As Ajay Raj, an intern working with the Research and Documentation team, says, “With my internship at CRY, I have had a lot of hands-on experience. I came here as an intern to carve a progressive career path. However, I ended up getting out of this experience with a much better understanding of myself, how I can contribute my bit to the smiles of little lives, and more wisdom about life. This has provided me with a reality check.”
Arun Narayan, another intern in the campaign team, harps on almost the same tune as he reflects on his journey through the short yet effective internship programme, “The experience has been one of great learning. I came out as a more kind and empathetic version of myself. It was more than an internship. Working for a cause feels far more rewarding and fulfilling.”
Also, it is crucial to understand that in our own way, each one of us is trying to adjust to the new normal as the lockdown has brought in a huge amount of uncertainty. Taking care of our mental health and wellness is of prime importance amid this crisis and the young population is no different. With schools and colleges shut, the youth, who are often brimming with energy, may find it difficult to this all-of-a-sudden shift to a mundane reality.
Though picking up hobbies or learning a couple of new skill sets might keep the young ones busy, indulging in an act of kindness by helping others in whatever possible manner can go a long way in boosting their confidence while reiterating that we would always need empathy and kindness to battle any sort of crisis. Thus, volunteering becomes a win-win situation for a youth during COVID-19 – while reaching out to help others, young volunteers in return get an affirmation that everyone is trying their best to weather the storm, a realisation that makes them calm from within and motivates them to keep pushing it through this uncertainty by serving others.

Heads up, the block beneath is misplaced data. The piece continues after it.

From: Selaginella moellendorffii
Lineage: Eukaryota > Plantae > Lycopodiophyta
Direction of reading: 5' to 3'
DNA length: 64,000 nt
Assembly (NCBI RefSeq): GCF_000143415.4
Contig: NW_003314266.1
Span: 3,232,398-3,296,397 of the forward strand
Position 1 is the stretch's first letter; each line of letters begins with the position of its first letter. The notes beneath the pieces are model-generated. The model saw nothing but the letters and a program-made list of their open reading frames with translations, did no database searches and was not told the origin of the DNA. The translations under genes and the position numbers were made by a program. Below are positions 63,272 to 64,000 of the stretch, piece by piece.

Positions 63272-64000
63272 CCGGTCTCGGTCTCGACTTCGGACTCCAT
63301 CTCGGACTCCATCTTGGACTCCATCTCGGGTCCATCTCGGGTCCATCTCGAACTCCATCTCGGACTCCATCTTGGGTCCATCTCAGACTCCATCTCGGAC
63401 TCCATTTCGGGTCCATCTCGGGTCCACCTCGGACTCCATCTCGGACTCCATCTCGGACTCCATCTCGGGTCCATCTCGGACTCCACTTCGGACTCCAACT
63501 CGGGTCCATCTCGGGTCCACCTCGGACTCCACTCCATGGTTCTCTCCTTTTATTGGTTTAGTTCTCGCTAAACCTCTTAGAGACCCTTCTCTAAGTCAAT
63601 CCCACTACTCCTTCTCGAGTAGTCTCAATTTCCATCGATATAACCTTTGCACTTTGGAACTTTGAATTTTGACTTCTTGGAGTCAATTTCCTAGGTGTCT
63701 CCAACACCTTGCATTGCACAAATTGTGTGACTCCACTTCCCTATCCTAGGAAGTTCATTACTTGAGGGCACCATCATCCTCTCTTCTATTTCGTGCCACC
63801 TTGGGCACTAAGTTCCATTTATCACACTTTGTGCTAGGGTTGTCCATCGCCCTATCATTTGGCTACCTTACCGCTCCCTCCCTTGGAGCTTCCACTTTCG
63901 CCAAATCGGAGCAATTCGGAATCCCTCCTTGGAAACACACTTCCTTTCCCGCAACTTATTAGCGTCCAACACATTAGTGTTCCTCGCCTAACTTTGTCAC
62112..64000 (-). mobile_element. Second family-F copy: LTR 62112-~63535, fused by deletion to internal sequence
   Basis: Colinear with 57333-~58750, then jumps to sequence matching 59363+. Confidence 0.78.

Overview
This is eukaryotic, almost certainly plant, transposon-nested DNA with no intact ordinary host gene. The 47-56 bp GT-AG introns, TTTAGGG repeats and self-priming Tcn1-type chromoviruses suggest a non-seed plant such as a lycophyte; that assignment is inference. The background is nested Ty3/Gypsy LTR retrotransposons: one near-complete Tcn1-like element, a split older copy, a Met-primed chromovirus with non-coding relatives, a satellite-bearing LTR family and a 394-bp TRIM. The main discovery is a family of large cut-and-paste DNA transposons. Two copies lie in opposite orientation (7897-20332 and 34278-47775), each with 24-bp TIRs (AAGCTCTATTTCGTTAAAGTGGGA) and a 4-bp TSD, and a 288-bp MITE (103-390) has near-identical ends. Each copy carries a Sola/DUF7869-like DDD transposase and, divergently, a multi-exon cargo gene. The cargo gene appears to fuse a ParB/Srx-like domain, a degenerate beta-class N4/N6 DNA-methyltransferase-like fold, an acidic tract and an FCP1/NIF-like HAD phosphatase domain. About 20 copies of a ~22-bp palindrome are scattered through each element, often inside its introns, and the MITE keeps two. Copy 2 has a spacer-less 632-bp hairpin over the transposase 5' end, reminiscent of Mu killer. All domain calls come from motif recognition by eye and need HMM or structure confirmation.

At CRY, right from its inception, we have always believed in the power of youth. After all, this belief flows from the feelings of Rippan Kapur, a young man who founded the organisation as he felt that the world can only positively change for our children if every person did their bit to ensure the change.
Thus began the journey of Child Rights and You, an organisation that would become the bridge between the intent and the action of individuals. That young man is long gone, but the feelings and spirit of youth volunteerism still run through the DNA of CRY with equal passion.
Much of this passion comes from our volunteers. And the simplicity of this time-heart equation evolves from the fact that volunteering, in its very essence, is a personal choice. One cannot be forced to become a volunteer.